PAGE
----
Breaking Ranks (and Precedent): Reference re Greenhouse Gas Pollution Pricing Act, 2020 ABCA 74
(2020) 33(2) J. Env. L. & Practice (Forthcoming)
22 Pages Posted: 19 May 2020
Date Written: April 21, 2020
The Alberta Court of Appeal recently released its decision in Reference re Greenhouse Gas Pollution Pricing Act, Alberta’s challenge to the constitutionality of the federal government’s Greenhouse Gas Pollution Pricing Act. Writing for a majority of three judges, Chief Justice Catherine Fraser concluded that the GGPPA could not be upheld on the basis of Parliament’s residual power over matters of “peace, order, and good government” (POGG), nor any other potentially relevant federal head of power. This comment focuses on the majority opinion of the Alberta Court of Appeal, beginning with a summary and some brief commentary (Part II). Part III offers detailed commentary on the majority’s approach to section 92A, subsidiarity, the division of powers analysis generally, several aspects of the national concern doctrine, and the overall tenor of the decision. While we acknowledge that there is some uncertainty in the case law that leaves room for genuine disagreement and arguments both for and against the federal government’s reliance on POGG, in our respectful view the majority is simply incorrect on several fronts and strays far from precedent on others. The judgment is also unhelpfully burdened with rhetoric and value judgments that are hardly relevant to the process of legal reasoning.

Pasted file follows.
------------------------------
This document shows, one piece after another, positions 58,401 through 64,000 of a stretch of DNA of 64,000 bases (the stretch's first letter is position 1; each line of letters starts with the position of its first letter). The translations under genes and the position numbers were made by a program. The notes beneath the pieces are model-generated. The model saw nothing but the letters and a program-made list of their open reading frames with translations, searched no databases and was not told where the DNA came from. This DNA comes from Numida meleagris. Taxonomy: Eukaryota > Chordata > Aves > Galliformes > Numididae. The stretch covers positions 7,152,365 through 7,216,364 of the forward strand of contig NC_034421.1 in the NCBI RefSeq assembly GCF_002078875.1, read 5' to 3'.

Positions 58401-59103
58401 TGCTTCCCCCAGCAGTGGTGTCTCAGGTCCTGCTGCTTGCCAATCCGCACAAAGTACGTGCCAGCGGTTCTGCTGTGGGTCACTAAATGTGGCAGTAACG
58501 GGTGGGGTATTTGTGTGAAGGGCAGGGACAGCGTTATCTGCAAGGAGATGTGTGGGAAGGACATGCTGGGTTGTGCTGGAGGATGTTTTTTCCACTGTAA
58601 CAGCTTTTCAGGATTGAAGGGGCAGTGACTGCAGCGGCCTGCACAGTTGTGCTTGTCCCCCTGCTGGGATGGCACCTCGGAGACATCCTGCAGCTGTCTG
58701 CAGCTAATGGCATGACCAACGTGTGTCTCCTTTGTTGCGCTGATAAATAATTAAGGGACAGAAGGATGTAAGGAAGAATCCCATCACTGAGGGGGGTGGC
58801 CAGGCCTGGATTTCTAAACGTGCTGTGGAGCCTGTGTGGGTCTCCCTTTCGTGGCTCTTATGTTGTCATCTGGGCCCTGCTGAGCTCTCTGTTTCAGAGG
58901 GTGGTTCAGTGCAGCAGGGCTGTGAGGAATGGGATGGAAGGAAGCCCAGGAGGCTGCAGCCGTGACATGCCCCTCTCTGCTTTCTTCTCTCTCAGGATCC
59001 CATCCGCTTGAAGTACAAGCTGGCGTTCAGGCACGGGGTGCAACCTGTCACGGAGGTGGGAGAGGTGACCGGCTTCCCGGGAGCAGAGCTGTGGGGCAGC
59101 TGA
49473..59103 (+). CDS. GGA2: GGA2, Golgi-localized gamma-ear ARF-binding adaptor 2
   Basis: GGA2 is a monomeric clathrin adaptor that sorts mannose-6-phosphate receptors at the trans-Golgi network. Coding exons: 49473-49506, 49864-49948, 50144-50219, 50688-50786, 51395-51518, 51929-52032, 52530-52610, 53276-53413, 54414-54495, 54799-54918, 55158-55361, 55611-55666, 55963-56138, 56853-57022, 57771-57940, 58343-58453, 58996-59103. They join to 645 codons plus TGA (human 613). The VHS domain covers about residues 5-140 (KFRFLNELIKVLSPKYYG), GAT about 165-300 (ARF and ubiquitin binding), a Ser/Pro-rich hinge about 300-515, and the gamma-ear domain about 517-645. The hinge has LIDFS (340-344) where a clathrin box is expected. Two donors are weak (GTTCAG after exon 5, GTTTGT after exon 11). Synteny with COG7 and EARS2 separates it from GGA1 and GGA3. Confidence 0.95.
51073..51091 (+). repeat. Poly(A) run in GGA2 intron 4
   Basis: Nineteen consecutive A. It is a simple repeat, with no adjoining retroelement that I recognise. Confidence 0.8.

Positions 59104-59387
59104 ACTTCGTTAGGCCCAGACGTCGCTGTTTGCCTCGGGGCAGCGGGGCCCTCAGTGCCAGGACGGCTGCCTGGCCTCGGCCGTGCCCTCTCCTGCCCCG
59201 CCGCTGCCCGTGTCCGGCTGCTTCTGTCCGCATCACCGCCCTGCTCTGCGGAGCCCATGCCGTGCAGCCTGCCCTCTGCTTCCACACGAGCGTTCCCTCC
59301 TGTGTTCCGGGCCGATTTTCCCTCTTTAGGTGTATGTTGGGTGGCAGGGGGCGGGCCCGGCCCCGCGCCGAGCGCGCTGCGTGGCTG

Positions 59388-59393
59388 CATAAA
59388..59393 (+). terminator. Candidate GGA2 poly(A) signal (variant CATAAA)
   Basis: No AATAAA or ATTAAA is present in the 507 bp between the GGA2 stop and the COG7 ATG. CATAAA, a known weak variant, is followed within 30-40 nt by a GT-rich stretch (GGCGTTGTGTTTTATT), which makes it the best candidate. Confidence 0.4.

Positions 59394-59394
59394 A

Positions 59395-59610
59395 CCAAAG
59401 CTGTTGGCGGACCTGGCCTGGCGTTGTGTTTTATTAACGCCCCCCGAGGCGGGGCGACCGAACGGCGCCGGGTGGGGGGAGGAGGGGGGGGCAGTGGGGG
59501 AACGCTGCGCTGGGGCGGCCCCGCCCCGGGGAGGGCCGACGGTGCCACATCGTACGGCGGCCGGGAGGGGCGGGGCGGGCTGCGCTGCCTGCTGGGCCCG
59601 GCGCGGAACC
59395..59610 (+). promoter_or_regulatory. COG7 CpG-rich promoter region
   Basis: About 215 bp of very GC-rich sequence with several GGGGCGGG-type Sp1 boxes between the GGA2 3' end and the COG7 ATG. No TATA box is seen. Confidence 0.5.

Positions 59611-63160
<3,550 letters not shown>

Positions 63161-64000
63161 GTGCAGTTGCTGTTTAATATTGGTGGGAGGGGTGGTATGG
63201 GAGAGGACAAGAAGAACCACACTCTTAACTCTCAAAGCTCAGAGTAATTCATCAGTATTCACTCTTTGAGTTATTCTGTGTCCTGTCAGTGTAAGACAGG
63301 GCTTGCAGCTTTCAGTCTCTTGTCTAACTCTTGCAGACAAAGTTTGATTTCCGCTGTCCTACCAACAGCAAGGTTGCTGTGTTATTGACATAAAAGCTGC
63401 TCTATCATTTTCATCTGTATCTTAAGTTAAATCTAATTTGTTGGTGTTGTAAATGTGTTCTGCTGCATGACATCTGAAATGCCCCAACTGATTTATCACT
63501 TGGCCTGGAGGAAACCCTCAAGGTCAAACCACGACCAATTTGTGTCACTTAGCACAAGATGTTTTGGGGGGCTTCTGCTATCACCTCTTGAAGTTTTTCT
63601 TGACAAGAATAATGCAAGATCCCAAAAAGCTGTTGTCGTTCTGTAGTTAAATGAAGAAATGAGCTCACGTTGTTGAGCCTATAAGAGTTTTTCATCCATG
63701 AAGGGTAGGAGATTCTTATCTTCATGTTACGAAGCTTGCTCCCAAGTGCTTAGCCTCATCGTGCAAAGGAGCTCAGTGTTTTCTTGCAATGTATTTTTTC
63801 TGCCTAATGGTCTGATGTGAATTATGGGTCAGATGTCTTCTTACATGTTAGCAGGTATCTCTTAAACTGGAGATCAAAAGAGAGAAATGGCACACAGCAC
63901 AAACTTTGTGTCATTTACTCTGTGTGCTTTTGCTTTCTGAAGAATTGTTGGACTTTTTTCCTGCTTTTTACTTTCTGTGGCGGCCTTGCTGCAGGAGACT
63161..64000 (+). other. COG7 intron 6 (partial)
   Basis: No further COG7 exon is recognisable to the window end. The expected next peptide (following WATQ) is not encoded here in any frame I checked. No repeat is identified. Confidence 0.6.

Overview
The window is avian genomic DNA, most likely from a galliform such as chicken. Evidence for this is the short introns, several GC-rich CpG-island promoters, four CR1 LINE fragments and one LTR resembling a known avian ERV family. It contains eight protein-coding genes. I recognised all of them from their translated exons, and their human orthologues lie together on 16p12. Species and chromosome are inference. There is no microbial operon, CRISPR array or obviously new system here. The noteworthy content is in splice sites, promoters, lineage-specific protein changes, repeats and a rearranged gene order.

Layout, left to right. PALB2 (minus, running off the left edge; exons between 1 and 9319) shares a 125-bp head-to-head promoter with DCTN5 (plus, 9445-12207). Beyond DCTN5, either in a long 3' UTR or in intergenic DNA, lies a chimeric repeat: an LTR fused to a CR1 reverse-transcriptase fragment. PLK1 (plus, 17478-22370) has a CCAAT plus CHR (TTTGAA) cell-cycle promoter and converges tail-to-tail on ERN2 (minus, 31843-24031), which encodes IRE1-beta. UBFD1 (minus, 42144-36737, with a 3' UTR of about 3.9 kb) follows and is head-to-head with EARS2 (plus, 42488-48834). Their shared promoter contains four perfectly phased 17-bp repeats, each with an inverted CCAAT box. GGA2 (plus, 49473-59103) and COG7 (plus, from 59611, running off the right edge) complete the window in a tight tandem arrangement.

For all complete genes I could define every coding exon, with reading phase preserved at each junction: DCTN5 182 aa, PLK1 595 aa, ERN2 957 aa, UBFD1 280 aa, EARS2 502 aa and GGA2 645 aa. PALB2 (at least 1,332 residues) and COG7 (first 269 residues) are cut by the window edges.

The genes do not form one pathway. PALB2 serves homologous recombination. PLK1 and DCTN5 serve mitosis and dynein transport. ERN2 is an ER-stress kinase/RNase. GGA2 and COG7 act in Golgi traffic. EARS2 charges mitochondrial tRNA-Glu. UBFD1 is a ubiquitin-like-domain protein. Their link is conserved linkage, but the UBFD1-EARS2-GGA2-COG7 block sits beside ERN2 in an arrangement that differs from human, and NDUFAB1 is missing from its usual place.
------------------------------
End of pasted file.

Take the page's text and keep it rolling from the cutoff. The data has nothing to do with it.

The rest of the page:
Keywords: environmental law, climate change, pollution pricing, constitutional law
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